Spawn of the dead

28 Weeks Later is a thinly veiled al­le­gory for the war in Iraq, writes Don­ald Clarke

The Irish Times - Friday - The Ticket - - Film -

28 WEEKS LATER Di­rected by Juan Car­los Fres­nadillo. Star­ring Robert Car­lyle, Rose Byrne, Jeremy Ren­ner, Catherine McCor­mack, Imo­gen Poots, Mack­in­tosh Mug­gle­ton 16 cert, gen re­lease, 99 min

WHEN 28 Days Later, Danny Boyle’s hys­ter­i­cally fre­netic mon­ster movie, was re­leased four years ago, de­bate raged – or, at least, sim­mered – as to whether the liv­ing dead in the pic­ture could prop­erly be classed as zom­bies. They moved too fast. They re­tained too few char­ac­ter­is­tics of the hu­mans they once were. And so on.

Well, the sprint­ing flesh-eaters still re­gur­gi­tate blood in a way no zom­bie did in Ge­orge Romero’s Night of the Liv­ing Dead, but, very much like those ear­lier ghouls, they now find them­selves the agency for a brac­ing line of so­cio-po­lit­i­cal satire. By Dawn of the Dead, the sec­ond film in the Dead se­quence, the zom­bies had taken over a sub­ur­ban mall and, by con­tin­u­ing to ex­hibit a ded­i­ca­tion to shop­ping, al­lowed us to draw un­happy con­clu­sions con­cern­ing the state of con­sumerism in 1970s Amer­ica.

You hardly need to be told that 28 Weeks Later, which is a con­sid­er­ably bet­ter se­quel than we had a right to ex­pect, takes the cur­rent sit­u­a­tion in Iraq as its sub­ject for al­le­gor­i­cal dis­course. Too many films have nudged and winked in that di­rec­tion over the last few years, but Juan Car­los Fres­nadillo’s film is to be praised for tack­ling the sub­ject with some­thing close to di­rect­ness. Sub­texts have rarely al­lowed so much of their su­per­struc­ture to show above wa­ter.

Some months af­ter the ini­tial ap­pear­ance of the Rage virus, all hu­man life in the UK has been an­ni­hi­lated – the In­fected, as they are known, ran out of hu­man flesh to munch – and an at­tempt is un­der­way to re­pop­u­late the coun­try. This be­ing the way of things to­day, the Amer­i­can mil­i­tary is in charge. Boast­ing that they have cre­ated a her­met­i­cally sealed ver­sion of the old world, the oc­cu­py­ing forces trans­port those lucky few who man­aged to es­cape mas­ti­ca­tion into a cool, heav­ily su­per­vised en­vi­ron­ment in Lon­don’s Isle of Dogs.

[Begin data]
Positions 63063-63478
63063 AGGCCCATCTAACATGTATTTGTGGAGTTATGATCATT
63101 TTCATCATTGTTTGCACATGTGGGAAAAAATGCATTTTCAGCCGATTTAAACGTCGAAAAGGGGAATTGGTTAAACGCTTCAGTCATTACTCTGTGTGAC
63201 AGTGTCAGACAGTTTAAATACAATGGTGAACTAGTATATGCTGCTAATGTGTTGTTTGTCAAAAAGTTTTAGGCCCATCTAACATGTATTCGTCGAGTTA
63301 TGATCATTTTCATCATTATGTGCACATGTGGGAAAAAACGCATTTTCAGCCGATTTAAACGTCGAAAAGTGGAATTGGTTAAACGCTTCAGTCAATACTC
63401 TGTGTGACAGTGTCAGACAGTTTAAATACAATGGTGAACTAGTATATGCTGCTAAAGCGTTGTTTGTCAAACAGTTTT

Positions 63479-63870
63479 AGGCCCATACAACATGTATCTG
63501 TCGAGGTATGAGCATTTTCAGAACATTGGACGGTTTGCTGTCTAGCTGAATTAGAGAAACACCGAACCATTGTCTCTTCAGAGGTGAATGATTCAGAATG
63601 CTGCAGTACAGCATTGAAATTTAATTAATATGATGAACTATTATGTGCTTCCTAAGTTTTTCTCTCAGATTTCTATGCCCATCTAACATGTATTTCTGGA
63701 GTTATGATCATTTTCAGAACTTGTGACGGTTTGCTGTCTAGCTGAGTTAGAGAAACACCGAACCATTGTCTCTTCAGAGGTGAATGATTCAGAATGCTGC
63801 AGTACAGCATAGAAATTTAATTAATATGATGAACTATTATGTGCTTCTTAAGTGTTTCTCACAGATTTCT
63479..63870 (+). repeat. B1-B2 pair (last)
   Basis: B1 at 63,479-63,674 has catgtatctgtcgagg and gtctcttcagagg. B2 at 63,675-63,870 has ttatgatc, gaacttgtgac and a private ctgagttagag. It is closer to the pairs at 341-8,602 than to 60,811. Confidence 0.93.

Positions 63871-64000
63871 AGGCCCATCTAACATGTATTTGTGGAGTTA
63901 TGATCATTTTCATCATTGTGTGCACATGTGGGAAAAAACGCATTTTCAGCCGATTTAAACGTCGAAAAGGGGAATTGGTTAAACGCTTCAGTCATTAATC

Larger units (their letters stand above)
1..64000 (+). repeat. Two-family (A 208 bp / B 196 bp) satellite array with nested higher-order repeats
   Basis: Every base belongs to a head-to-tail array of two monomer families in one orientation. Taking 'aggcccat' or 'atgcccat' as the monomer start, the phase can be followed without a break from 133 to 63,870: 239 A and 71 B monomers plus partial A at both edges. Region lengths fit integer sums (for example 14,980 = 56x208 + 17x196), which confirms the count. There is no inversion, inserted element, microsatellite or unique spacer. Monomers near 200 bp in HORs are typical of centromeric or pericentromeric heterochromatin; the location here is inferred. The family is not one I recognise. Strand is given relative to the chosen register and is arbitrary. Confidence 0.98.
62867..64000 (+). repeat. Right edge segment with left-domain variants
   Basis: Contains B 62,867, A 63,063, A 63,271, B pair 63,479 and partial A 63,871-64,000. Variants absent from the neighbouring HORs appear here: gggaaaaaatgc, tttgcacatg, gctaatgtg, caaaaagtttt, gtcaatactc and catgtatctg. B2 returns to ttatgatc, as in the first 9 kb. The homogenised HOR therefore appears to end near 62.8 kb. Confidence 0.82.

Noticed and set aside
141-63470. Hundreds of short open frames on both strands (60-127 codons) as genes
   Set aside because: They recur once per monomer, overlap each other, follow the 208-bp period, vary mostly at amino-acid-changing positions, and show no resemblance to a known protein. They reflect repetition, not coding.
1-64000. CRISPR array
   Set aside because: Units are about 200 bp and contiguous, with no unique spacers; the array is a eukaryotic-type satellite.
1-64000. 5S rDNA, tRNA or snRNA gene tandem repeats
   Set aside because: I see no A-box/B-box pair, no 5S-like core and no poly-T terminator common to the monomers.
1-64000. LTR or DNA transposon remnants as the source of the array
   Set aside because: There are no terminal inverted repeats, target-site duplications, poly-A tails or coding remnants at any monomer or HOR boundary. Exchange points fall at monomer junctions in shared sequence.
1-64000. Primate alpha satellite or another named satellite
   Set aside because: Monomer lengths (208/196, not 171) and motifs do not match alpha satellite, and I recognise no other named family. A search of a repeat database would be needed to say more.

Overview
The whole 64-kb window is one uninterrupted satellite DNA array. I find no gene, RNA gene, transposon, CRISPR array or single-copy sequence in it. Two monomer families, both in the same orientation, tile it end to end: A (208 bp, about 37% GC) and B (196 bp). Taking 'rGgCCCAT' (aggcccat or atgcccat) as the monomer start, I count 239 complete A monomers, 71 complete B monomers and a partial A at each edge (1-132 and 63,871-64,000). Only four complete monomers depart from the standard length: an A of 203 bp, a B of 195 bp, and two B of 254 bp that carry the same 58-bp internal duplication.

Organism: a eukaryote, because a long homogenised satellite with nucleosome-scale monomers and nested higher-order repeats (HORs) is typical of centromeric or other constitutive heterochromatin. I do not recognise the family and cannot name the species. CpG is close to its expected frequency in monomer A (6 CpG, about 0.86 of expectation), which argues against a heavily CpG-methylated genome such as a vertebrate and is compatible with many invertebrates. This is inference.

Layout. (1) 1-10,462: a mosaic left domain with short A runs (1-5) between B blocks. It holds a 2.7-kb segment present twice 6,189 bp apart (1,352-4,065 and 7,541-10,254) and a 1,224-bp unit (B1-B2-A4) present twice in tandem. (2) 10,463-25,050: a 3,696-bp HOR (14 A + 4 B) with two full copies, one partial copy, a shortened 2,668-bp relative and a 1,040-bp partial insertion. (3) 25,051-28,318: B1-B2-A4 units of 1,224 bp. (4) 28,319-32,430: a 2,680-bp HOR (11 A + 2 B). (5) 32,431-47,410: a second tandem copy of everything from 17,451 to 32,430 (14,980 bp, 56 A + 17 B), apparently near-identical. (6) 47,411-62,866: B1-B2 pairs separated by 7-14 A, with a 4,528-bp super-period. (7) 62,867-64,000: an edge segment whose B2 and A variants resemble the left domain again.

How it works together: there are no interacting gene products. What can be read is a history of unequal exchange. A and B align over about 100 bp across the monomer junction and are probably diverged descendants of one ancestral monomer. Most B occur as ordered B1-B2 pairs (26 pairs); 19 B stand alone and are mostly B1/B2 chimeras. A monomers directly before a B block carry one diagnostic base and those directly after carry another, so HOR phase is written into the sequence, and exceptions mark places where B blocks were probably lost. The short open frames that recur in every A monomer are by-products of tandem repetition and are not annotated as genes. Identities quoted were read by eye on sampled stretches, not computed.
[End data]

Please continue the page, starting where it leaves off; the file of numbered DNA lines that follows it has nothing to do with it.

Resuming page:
Among the sur­vivors we meet Robert Car­lyle, whose wife (Catherine McCor­mack) was ear­lier chewed up be­fore his very eyes. Be­fore be­ing gnawed apart, the cou­ple had ex­pressed mu­tual re­lief that their chil­dren – played here by the ex­ot­i­cally named Imo­gen Poots and Mack­in­tosh Mug­gle­ton – were safely abroad, and Car­lyle is de­lighted to be re­united with the tykes just as the all-clear is sounded.

The prin­ci­pal dis­tinc­tion be­tween the satir­i­cal me­chan­ics of the 28 films and those of Romero’s pic­tures is that, here, we are never asked to iden­tify with the mon­sters or see echoes of our own in­ad­e­qua­cies in their be­hav­iour. They are, quite sim­ply, just too darn ghastly for that strat­egy to work.

Fres­nadillo, di­rec­tor of the ac­claimed In­tacto, makes bril­liant use of their slaver­ing, fa­nat­i­cal blood­lust in a ter­rific open­ing se­quence, the equal of any­thing in the first pic­ture. Be­gin­ning with McCor­mack and Car­lyle shar­ing spaghetti in a re­mote farm­house and end­ing with him turn­ing chicken and flee­ing the sub­se­quent massed as­sault, the se­quence of­fers gore hounds suf­fi­cient meat to store up for the rel­a­tively lengthy wait un­til, fol­low­ing re­in­fec­tion by an asymp­to­matic car­rier, the beasts recom­mence their march across Lon­don.

Though the man­i­fes­ta­tions of in­sen­si­tiv­ity by the oc­cu­py­ing forces press home the film’s po­lit­i­cal pur­pose, 28 Weeks Later is un­likely to win over many film­go­ers re­sis­tant to the hor­ror genre. As the two chil­dren, hav­ing learned of their fa­ther’s cow­ardice, set out to make their way across the city, the pic­ture es­tab­lishes points of favourable com­par­i­son with such grim clas­sics as Es­cape from New York, The Day the Earth Caught Fire and sev­eral Qu­ater­mass ad­ven­tures.

There are, it is true, a few too many co­in­ci­dences in the later stages, and the mo­ti­va­tions of the liv­ing are of­ten some­what more ob­scure than those of the dead. But there is enough good stuff here for us to hope that the fran­chise rises from the grave one more time in an­other few years.

Fancy a jog? The In­fected re­turn for an­other bite of Bri­tain in 28 Weeks Later

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